What’s Up Next–

Ellin Greene Storytelling Tea
2019 Greene Memorial TeaIn January, we gathered for an afternoon of stories in memory of Dr. Ellin Greene. After that lovely afternoon of stories and memories shared, we were inspired to make it an annual event, but with less chance for a blizzard. Please join us on Sunday, October 13th at 3 p.m. for stories by Janice Del Negro, Marie Ringenberg, and Janet Thompson in celebration of Ellin Greene and her contributions to the Butler Center and the storytelling community. Please RSVP to butler@dom.edu by October 6th.

Illinois Library Association Annual Conference
Will we see you at ILA? You’ll find the Butler Center at the Dominican School of Information Studies booth (#415) and I’ll be bouncing around to check out all the cool things SOIS alumni are doing at the conference. Stop by to chat at the booth or join us for the Dominican iSchool Alumni Reception on Wednesday, Oct. 23 from 5-6 p.m. in the Pebble Beach room at the convention center.

Butler Center Book Sale
Mark your calendars for the annual book sale! Whether you’re looking for holiday gifts or adding to your library collection, we’re here to help with cookies, cider, and expert recommendations. Friday, Dec. 6 from 10 a.m. to 5 p.m. and Saturday, Dec 7 from 10 a.m. to 2 p.m. in the Butler Center.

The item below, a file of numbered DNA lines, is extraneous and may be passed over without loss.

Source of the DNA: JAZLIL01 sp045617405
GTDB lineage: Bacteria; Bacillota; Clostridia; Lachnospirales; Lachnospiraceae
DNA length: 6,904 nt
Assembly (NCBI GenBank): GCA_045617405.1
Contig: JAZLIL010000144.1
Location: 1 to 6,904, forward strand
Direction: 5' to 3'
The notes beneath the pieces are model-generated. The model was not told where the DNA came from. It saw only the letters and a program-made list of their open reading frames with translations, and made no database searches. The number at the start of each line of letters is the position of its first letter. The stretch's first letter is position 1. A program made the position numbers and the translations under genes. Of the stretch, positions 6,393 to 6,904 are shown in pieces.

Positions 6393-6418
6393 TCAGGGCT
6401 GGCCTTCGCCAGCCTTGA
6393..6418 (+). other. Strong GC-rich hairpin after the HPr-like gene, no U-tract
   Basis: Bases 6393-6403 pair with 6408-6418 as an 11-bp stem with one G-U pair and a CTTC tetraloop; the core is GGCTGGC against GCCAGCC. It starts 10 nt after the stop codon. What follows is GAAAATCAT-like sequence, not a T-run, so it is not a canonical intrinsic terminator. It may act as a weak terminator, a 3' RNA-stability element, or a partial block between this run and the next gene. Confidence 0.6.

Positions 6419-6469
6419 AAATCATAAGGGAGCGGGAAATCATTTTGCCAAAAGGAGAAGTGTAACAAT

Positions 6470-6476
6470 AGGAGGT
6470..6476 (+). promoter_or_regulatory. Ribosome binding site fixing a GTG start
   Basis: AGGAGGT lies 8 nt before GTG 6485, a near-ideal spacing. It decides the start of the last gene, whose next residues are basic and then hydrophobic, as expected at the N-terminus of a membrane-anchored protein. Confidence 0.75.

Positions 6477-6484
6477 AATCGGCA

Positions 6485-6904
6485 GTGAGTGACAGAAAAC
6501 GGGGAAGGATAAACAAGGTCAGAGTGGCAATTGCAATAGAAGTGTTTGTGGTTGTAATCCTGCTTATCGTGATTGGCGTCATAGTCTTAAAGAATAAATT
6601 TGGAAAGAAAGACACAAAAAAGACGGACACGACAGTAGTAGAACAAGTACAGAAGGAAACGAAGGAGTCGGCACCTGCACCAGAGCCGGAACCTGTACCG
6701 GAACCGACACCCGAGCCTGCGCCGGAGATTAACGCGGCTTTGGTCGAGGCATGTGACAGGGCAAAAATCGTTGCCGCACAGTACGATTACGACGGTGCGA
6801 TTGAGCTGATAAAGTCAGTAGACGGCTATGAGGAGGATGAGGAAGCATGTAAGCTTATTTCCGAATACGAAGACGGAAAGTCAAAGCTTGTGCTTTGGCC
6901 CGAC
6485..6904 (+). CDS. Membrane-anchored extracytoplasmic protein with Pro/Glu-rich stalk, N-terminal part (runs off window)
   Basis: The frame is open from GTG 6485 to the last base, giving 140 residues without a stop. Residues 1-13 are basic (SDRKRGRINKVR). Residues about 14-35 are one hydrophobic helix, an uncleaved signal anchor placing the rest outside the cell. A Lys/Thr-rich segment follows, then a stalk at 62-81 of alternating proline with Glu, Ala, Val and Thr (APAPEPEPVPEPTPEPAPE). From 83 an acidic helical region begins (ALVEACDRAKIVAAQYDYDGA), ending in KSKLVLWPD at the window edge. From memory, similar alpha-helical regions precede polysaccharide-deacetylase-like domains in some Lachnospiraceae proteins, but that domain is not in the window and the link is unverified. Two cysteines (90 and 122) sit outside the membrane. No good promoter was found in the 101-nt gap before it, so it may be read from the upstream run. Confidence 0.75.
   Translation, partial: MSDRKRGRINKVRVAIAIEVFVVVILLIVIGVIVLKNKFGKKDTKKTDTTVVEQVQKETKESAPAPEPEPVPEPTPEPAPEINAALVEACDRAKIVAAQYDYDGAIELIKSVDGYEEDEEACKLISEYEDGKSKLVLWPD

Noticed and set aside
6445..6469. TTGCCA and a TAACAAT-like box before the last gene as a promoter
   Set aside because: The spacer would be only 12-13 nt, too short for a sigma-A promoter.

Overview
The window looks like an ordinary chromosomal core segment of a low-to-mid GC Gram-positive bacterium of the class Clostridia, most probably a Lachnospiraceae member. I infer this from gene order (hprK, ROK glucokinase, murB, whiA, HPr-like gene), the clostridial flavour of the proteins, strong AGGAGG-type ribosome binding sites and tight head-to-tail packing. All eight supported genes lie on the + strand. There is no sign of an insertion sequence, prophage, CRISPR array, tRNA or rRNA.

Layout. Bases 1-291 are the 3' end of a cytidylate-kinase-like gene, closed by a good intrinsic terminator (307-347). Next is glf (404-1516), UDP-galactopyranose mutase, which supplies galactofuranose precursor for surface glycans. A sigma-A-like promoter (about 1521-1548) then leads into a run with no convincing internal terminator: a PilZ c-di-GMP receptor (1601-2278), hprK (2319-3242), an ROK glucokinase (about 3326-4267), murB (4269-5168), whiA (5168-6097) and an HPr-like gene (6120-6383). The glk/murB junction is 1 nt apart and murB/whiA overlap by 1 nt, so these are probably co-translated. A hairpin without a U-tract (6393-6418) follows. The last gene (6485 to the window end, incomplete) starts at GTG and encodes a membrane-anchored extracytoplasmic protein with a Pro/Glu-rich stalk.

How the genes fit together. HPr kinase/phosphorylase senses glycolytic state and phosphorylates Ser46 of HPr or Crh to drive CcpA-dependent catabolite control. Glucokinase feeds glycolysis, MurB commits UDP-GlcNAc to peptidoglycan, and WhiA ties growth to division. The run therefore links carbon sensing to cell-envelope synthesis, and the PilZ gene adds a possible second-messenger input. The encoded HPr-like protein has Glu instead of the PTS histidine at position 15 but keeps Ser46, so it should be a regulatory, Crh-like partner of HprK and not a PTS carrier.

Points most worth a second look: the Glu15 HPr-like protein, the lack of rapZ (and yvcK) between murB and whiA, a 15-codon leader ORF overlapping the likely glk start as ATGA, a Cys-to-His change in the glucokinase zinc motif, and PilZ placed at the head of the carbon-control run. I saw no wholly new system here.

Fall Open Hours

The Butler Center welcomes teachers, librarians, booksellers, parents, grandparents, caregivers and anyone interested in literature for young people. Fall 2019 open hours are Mondays 10-6, Tuesdays 3-6, Wednesdays 12-6, and Thursdays 9-noon and 1-6. Or contact us at butler@dom.edu to schedule an appointment.

The Center is a non-lending library, but our staff is here to assist you in locating books that address specific themes, age groups, or reading levels.

The Butler Center is located in the Rebecca Crown Library, room 214, on Dominican’s main campus at 7900 W. Division Street in River Forest, Illinois. Directions and a campus map are available here. The Butler Center is administered by Dominican’s School of Information Studies and is generously supported by the Butler Family Foundation. We hope you’ll visit us, or join us for an event, and stay tuned for our news and upcoming events. Please contact me with any questions you have. I look forward to seeing you soon!

Jen Clemons

Curator, Butler Children’s Literature Center
Dominican University SOIS
sois.dom.edu
butlerspantry.org
butler@dom.edu

Butler Bookshelf

IMG_3242Here’s a few titles that we got this week that we are excited to read:

Carmen Sandiego: Endangered Operation published by HMH Books for Young Readers. Comes out October 1st, 2019.

Mario y el agujero en el cielo: Cómo un químico salvó nuestro planeta by Elizabeth Rusch, illustrated by Teresa Martinez, translated by Carlos E. Calvo. Published by Charlesbridge.
Comes out November 5th, 2019.

Whose Footprint is THAT? by Darrin Lunde, illustrated by Kelsey Oseid, published by Charlesbridge.
Comes Out October 22nd, 2019.